Robert Altman’s “The Company”

Five years after the release of Robert Altman’s “The Company”, a film based on life in the Joffrey Ballet, I finally got around to seeing it. The movie is heavy on the dance scenes – mostly excerpts from ballets in the Joffrey repertoire (as opposed to pieces created specifically for the film), and very light on the plot. In fact, the movie really doesn’t have any plot at all. It gives the audience fleeting glimpses of the professional and personal: dancers struggling through a rehearsal, the artistic director and choreographers in a tense meeting, dancers hanging out at a bowling alley, and most of all, dancers performing on stage. With the exception of Neve Campbell, James Franco, and Malcolm McDowell, the rest of the cast consists of Joffrey dancers, along with Lar Lubovitch (whose excellent 40th-anniversary season came to a close last night at City Center) playing himself.

Considering the lack of character development and dialogue, it was difficult to form an opinion about any of the characters. However, I saw glimpses of the following: a diva artistic director (the most visible character in the film), an aging dancer who peaked years ago, a humiliated apprentice who’s a step or two behind the others, a nagging ballet mom, and a choreographer whose deep explanation of his new ballet is laughable. According to the DVD synopsis, Neve Campbell’s character is a “gifted by conflicted” dancer, but what exactly is at the heart of her conflict? We never find out. And the outcome of her sometimes-rocky romance with a chef (played by James Franco) who clearly feels like an outsider when hanging out with the dancers? It’s never revealed. In addition, a few inaccuracies stood out in terms of how a company is run: it looked like the company had at least six different performance seasons in Chicago over the course of a few weeks, which is highly unlikely. And since when does the artistic director, played by McDowell, rant about budget limitations when talking to a guest choreographer? It’s far more likely that he would have gone to the executive director or the director of development and said, “We need X amount of money to produce what this particular choreographer wants to do. Find a way to raise that amount.”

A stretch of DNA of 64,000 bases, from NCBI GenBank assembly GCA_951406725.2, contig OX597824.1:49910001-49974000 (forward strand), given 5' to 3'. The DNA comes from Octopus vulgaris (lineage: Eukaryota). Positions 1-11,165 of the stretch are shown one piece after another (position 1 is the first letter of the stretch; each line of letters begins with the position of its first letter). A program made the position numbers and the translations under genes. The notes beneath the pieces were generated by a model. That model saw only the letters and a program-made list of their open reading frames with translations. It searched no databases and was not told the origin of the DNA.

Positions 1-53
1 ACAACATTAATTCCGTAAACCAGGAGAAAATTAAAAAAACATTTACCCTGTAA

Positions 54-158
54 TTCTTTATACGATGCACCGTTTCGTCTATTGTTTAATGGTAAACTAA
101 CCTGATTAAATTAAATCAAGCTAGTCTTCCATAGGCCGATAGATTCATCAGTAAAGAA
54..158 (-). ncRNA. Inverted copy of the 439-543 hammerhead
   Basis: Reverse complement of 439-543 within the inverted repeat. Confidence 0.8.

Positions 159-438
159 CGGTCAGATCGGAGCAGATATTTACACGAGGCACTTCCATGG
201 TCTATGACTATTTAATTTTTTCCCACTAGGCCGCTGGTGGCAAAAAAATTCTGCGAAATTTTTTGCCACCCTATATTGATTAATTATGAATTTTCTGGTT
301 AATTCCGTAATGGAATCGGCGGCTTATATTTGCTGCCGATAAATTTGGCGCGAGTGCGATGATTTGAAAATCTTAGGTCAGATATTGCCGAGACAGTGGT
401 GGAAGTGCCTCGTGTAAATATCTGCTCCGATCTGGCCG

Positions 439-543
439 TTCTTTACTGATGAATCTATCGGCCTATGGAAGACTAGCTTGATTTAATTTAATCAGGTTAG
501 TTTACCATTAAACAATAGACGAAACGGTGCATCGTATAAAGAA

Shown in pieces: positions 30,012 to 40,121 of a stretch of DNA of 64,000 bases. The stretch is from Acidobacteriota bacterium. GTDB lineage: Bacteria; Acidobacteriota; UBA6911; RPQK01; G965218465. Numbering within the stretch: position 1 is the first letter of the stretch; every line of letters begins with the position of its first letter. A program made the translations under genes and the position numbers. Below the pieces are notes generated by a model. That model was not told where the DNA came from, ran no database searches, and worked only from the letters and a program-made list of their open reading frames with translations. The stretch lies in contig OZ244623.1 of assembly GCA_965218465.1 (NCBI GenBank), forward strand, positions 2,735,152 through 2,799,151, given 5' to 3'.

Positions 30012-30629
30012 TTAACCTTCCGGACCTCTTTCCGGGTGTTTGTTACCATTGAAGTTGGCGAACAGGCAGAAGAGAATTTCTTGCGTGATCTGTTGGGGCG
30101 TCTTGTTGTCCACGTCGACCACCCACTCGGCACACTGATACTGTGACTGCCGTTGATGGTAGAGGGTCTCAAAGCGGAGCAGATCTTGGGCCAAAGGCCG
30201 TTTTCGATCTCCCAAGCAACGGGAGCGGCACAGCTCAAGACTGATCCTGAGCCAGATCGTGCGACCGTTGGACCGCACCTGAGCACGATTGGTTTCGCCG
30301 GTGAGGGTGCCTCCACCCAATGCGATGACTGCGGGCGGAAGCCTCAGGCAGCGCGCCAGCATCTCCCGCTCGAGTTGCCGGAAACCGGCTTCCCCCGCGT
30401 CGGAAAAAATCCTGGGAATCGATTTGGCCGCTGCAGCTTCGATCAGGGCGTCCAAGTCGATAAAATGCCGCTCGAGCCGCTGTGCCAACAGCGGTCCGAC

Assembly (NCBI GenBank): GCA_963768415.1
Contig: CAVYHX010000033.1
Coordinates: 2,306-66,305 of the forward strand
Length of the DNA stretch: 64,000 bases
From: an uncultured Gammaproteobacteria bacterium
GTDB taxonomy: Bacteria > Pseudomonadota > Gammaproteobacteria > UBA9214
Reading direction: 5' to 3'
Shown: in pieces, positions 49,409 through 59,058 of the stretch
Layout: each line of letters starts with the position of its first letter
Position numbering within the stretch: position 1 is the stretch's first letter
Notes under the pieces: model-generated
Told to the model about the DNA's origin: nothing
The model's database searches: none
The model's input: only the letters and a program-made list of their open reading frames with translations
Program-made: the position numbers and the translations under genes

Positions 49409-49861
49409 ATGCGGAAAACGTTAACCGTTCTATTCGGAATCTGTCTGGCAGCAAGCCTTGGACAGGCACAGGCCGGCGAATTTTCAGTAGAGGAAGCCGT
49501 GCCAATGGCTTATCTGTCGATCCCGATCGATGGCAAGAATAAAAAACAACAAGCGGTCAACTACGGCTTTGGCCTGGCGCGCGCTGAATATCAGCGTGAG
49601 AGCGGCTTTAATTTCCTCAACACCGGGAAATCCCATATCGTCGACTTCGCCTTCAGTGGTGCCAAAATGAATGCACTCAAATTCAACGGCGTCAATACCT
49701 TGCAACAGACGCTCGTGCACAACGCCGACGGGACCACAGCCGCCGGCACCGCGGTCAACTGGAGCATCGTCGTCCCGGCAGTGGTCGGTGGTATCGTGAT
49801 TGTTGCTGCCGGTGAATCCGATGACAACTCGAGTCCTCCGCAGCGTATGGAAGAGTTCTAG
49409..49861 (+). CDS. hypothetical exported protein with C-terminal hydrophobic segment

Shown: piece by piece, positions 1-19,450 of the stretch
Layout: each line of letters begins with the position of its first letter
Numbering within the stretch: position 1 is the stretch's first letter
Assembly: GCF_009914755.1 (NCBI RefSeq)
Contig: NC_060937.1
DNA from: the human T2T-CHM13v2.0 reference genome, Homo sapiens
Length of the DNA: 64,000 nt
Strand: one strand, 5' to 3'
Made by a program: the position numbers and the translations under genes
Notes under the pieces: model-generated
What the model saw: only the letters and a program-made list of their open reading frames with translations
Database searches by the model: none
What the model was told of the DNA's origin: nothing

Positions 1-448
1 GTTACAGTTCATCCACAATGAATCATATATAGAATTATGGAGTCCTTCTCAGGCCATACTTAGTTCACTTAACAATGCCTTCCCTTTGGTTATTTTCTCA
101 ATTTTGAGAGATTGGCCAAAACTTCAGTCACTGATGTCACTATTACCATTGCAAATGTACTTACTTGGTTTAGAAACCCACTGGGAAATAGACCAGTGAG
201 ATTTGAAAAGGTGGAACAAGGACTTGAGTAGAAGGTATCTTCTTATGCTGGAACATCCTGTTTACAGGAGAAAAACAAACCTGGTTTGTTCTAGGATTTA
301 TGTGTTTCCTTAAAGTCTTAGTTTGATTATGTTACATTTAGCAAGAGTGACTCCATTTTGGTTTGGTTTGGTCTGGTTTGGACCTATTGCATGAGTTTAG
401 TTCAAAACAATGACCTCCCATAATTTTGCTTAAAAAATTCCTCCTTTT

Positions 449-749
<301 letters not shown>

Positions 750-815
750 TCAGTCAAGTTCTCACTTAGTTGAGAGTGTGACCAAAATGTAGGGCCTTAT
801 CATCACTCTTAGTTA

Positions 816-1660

I can understand why “The Company” doesn’t have the fan base of the fantastically cheesy-but-lovable “Center Stage”. It’s much more like a documentary than a feature film, and the dancing is more authentic and “serious” than the fun scenes in “Center Stage”. Setting aside the film’s weaknesses (including the final performance, which included some heinous animal costumes that looked like something out of a performance one would see at Universal Studios), the majority of the dance scenes and cinematography were superb. For this alone, it’s worth seeing, and I’m glad I saw it. The above clip is from the opening of the film.

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3 Responses to Robert Altman’s “The Company”

  1. Nichelle says:

    Thanks for the review of this movie! Despite the lack of plot, I found it quite refreshing when compared to the formulaic plots of many movies in the “dance” genre. The weaving together of on-stage and off-stage scenes of the every-dancer’s life, was an interesting way to market and/or introduce the repertory of a dance company to an audience that is perhaps outside the typical theatre/PBS crowd. The few known actors like Neve and James Franco have the ability to draw in and expose those who have seen little concert dance. The Company is not everyone’s type of movie. I’m sure the meandering, low-key atmosphere of the film frustrates some viewers used to over-stated and flashy dance movies but, the images and dancing/choreography (which are the true star of this film) leave lasting impressions, I think, of what dance and dancing are really about. It won’t rank highest in popularity among the general public or even student dancers, but I feel it could be particularly horizon-broadening for these groups.

  2. Nichelle says:

    Oh, and I wanted to add how much I love My Funny Valentine and its repeated appearance throughout the film!

  3. Katie Glasner says:

    Herb Ross’ 1977 The Turning Point is a classic, beating out both “The Company” and “Center Stage”. Anne Bancroft and Shirley McLaine are wonderfully crafted characters, early Baryshnikov is delicious and you can’t get better than seeing Mme Danilova and the “old” ABT studios (where the fabulously exclusive Fifteen Central Park West now sits).

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